Bill Miller: “…the more you confront, the more you evoke client defensiveness and resistance, which in turn predicts lack of change. Both correlational and experimental studies have shown clearly that more confrontational counseling yields greater resistance, and that’s not only true in addiction treatment… we could predict the amount that clients would be drinking from a single therapist behavior: the more the counselor confronted, the more the client drank. And as I mentioned before, controlled clinical trials of confrontational approaches are overwhelmingly negative.”
That’s typical of some of the bad pub that confrontation has been getting in recent years. Certainly I’ve seen confrontation in situations where it seemed to do more harm than good. I’ve also seen confrontation in other situations where it seemed to significantly advance the goals of treatment. So what’s the difference? Maybe it’s in how confrontation is used.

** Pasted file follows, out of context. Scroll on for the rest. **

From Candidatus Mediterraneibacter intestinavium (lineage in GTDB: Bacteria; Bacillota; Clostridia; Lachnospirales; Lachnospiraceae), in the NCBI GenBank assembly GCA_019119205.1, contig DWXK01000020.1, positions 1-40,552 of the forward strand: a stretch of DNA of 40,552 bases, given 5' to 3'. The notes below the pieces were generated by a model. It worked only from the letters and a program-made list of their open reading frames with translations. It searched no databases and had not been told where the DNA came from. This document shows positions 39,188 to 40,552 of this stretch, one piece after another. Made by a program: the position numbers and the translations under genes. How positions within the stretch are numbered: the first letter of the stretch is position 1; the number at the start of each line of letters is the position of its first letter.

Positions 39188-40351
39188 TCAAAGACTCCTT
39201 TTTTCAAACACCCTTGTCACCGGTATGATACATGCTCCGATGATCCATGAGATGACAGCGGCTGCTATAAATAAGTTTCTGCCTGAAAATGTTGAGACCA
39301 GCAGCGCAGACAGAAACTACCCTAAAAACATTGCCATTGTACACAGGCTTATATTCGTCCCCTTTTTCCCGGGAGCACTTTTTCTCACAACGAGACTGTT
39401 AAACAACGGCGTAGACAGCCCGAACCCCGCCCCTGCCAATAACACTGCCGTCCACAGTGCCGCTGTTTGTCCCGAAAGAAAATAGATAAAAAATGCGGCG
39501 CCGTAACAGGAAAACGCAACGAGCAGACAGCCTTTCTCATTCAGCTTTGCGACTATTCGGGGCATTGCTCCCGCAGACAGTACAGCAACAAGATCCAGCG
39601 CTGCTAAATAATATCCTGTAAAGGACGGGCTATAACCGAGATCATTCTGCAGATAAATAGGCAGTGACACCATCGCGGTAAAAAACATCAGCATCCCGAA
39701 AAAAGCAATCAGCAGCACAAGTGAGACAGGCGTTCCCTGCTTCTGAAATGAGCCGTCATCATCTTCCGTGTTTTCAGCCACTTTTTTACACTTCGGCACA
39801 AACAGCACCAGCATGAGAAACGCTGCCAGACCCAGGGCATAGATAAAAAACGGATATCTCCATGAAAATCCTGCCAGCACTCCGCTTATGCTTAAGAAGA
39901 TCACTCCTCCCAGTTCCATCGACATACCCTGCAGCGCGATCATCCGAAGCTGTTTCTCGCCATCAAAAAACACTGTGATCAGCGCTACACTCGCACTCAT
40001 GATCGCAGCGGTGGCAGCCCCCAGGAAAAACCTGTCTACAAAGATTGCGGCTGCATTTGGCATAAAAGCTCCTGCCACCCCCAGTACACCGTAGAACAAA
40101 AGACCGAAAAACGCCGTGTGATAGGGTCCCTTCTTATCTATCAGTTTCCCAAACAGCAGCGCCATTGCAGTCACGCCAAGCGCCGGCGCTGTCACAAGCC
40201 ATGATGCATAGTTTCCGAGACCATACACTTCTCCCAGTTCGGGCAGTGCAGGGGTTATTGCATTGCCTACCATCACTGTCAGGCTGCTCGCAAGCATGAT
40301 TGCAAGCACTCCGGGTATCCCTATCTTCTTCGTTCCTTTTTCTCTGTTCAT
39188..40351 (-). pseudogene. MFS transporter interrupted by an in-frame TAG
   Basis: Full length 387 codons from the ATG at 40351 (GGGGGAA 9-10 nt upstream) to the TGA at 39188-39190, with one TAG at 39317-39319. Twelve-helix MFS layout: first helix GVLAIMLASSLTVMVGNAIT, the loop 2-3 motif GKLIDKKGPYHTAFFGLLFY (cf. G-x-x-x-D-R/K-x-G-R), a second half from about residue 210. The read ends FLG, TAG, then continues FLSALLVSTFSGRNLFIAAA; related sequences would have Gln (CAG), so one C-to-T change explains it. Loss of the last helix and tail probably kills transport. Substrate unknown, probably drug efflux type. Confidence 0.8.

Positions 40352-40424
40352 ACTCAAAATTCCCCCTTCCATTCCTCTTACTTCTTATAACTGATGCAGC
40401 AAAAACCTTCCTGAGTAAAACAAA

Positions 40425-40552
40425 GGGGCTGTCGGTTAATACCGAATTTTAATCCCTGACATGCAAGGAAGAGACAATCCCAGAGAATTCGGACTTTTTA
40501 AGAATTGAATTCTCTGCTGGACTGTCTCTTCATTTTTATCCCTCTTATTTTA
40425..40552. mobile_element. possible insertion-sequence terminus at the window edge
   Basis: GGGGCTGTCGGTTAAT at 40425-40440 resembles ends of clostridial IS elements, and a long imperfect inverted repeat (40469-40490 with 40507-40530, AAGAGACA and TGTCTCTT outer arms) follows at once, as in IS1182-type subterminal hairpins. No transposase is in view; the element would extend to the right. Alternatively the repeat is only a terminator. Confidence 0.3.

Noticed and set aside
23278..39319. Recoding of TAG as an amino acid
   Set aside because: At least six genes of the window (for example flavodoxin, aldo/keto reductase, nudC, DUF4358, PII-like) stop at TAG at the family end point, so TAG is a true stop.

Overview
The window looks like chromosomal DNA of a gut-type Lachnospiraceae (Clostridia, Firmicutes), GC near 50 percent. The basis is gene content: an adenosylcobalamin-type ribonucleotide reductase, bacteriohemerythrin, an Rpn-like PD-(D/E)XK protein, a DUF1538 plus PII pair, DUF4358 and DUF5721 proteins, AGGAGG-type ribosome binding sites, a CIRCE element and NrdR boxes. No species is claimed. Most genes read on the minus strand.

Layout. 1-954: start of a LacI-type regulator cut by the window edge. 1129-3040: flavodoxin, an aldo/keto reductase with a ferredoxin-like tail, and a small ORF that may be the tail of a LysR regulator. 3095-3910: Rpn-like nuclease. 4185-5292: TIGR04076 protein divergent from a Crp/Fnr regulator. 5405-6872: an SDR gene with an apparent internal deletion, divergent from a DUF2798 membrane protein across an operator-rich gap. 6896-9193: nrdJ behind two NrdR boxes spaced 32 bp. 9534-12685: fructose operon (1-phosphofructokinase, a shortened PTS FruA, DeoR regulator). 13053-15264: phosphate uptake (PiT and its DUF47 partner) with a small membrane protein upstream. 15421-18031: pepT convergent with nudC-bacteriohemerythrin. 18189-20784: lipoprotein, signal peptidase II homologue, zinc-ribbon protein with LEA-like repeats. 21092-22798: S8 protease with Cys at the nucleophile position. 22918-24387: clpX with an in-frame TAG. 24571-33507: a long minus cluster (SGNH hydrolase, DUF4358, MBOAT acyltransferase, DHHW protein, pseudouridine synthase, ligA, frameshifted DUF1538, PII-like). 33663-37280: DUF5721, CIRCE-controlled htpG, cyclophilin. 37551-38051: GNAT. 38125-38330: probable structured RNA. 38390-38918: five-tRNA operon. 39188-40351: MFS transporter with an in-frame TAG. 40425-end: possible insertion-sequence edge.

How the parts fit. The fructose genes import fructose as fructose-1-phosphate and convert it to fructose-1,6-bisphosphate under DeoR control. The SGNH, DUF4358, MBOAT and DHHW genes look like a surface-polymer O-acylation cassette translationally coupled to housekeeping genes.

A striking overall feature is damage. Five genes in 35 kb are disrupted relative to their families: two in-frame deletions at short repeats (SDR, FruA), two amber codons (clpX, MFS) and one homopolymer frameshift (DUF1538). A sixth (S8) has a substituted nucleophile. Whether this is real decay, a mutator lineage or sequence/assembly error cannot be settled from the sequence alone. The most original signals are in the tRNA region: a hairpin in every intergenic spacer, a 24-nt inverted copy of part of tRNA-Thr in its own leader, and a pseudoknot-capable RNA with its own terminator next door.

By “confrontation,” I simply mean challenging the addicted client on some aspect of behavior.
Below are links to two videos that illustrate two very different methods. One features Carl Rogers, the developer of client-centered therapy. The other involves Albert Ellis, a key figure in the development of cognitive-behavioral approaches. The differences in their approach are most instructive.
Where Dr. Rogers is friendly and engaging, Ellis is actually argumentative. Gloria, the patient, smiles and nods at Rogers, and wears a seemingly permanent frown in Ellis’ company. We can’t help but think she’d be more likely to continue therapy with Rogers.
But does that mean she’s actually getting more out of the therapeutic experience? Dr. Miller would presumably say she is. Still, simply retaining someone in treatment isn’t necessarily leading to long-term changes in their behavior, is it?
Most therapists seem to prefer one style over the other, and are prone to vigorously supporting their preference. I can see productive uses for both.